From “What schools do families want?” by the Education Research Alliance for New Orleans

3. Math and reading scores have risen faster in New Orleans than in other parishes affected by Katrina.

Before the storm, Orleans Parish public schools ranked second to last among Louisiana districts in math and reading test scores. Now New Orleans students are scoring at about the state average. Graduation rates and ACT scores are also up.


From “Good News for New Orleans” by Douglas N. Harris in Education Next

4. The city’s high school graduation rates are up sharply since before the storm, with 73 percent of students graduating on time in 2015, compared to 54 percent in 2004. The city was just two points shy of the state average in 2015.

The citywide average masks a huge, 28-point gap between the schools in the Recovery School District, the worst schools that were taken over by the state following Katrina, and the handful of traditional schools in Orleans Parish. But that gap has closed over time, and black and poor students in New Orleans are now graduating at rates higher than the state average for those groups, according to the New Orleans Times-Picayune.

5. Hundreds of thousands of people were displaced by Katrina and many — including many of the poorest — did not return, making it difficult to untangle how much of the test-score increase can be attributed to real educational improvements and how much is due to population change.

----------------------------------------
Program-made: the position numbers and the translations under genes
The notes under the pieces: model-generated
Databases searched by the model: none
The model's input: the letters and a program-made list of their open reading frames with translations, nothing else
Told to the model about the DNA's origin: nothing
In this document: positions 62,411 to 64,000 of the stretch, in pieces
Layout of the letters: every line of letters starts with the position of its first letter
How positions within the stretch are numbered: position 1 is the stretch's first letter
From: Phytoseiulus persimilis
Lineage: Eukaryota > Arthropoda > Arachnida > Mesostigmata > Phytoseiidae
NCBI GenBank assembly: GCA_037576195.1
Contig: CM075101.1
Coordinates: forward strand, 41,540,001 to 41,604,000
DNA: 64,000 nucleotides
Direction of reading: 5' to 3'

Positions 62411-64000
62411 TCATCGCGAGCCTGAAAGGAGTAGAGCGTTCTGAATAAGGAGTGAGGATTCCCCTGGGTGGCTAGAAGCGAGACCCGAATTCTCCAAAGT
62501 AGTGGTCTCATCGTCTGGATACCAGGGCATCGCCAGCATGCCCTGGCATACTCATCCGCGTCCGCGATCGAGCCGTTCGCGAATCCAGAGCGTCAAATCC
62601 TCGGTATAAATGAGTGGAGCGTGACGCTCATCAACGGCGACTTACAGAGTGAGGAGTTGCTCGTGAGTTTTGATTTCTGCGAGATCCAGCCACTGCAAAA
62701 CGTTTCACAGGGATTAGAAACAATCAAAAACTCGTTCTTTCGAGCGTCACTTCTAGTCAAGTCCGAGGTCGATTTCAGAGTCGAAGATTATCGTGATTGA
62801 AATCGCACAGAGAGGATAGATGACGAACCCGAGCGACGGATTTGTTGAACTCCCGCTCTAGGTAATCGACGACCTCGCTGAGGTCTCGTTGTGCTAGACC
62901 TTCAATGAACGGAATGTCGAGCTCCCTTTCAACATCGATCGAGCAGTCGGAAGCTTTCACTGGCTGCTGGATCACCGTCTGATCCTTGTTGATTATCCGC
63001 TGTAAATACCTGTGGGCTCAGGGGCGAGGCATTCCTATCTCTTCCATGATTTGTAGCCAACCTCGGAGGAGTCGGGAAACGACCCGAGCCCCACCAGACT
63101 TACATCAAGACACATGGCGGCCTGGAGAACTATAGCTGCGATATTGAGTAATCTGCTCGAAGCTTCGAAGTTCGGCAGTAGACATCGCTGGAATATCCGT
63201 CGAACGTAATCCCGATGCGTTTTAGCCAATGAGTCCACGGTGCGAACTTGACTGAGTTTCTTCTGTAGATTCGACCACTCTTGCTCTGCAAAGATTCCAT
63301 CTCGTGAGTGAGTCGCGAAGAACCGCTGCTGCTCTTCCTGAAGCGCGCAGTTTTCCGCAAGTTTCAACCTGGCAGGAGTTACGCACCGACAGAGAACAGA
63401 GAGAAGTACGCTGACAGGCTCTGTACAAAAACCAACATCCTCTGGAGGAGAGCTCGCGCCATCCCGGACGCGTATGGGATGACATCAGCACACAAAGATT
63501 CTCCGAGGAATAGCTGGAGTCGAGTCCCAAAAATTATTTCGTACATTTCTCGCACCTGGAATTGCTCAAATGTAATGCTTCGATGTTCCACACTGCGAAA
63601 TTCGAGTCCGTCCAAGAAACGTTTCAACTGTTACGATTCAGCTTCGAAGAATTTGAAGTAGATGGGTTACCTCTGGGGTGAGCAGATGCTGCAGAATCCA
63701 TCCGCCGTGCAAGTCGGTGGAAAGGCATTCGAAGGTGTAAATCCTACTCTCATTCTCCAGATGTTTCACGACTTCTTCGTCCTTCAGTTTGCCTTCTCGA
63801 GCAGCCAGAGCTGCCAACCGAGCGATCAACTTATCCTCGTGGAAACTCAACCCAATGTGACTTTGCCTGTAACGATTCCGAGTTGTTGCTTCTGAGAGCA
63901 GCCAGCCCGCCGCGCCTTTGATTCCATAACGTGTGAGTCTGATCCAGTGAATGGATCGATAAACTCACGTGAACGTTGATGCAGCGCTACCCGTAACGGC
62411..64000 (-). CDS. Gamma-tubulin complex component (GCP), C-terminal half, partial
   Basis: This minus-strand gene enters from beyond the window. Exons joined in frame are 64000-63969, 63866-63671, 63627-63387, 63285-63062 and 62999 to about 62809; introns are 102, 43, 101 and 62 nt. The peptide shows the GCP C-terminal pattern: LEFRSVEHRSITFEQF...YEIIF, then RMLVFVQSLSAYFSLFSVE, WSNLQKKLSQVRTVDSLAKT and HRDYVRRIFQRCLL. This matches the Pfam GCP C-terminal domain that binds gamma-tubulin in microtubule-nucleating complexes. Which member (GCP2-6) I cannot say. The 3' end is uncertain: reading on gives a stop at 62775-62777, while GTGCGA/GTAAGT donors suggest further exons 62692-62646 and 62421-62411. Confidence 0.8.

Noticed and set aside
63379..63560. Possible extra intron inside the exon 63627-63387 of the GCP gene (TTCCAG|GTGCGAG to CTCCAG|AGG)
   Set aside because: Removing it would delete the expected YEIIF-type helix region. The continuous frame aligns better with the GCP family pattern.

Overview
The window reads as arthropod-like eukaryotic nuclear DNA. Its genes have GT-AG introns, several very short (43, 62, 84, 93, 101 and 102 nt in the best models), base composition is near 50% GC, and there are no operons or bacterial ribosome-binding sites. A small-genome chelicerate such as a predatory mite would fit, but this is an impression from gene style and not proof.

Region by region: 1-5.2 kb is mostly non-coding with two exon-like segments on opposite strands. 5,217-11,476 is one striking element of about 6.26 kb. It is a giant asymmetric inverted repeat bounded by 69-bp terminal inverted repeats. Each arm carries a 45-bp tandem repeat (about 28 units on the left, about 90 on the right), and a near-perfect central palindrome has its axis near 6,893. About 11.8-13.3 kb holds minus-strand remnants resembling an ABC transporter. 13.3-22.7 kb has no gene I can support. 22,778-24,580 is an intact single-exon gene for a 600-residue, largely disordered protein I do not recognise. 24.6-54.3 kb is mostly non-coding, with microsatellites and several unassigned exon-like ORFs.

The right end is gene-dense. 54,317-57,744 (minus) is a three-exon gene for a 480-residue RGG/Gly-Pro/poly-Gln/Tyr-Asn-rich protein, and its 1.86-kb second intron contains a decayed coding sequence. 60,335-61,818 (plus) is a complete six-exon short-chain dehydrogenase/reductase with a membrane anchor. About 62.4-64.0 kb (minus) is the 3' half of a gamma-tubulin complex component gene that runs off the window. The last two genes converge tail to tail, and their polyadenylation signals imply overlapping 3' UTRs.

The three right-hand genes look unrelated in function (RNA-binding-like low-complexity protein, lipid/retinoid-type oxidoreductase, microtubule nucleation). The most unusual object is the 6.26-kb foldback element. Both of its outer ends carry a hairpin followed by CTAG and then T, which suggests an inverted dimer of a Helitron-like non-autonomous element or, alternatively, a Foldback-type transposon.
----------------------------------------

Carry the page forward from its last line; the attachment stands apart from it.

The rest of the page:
By 2010, the population of New Orleans had shrunk by 29 percent.

Harris, the economist at Tulane, estimates that no more than 10 percent of the test-score increase is attributable to population change.


Aug. 30, 2005: Floodwaters from Hurricane Katrina fill the streets near downtown New Orleans. (David J. Phillip/AP)

6. In the new choice system in New Orleans, all students are supposed to have equal access to schools. But one-third of principals said that they cherry-pick students to improve their school performance as judged by test scores.

Those principals told researchers with the Education Research Alliance for New Orleans that they counseled out difficult kids, selectively recruited students likely to raise test scores or otherwise took steps to shape their student body, raising questions about whether the new New Orleans schools live up to their billing as a more equitable system for disadvantaged children.

7. Teacher turnover has nearly doubled since Katrina, largely the result of a new reliance on alternative programs with short-term commitments, like Teach for America.

The racial makeup of the teaching corps has shifted significantly, too. In 2003-2004, 72 percent of New Orleans teachers were black; a decade later, 49 percent were black.

In addition, the proportion of teachers with regular certification and with 20 or more years of experience has dropped significantly, according to Harris’s research. Given the simultaneous rise in student test scores, Harris suggests that this means that turnover is not necessarily bad. But many in the community say that the rapid turnover destabilizes schools.

8. The city is spending $1.8 billion, mostly from the federal government, to rebuild and refurbish the city’s school buildings.

Projects at 30 schools have been completed, according to the Louisiana Department of Education. Another 40 are in progress. Ten are yet to be undertaken.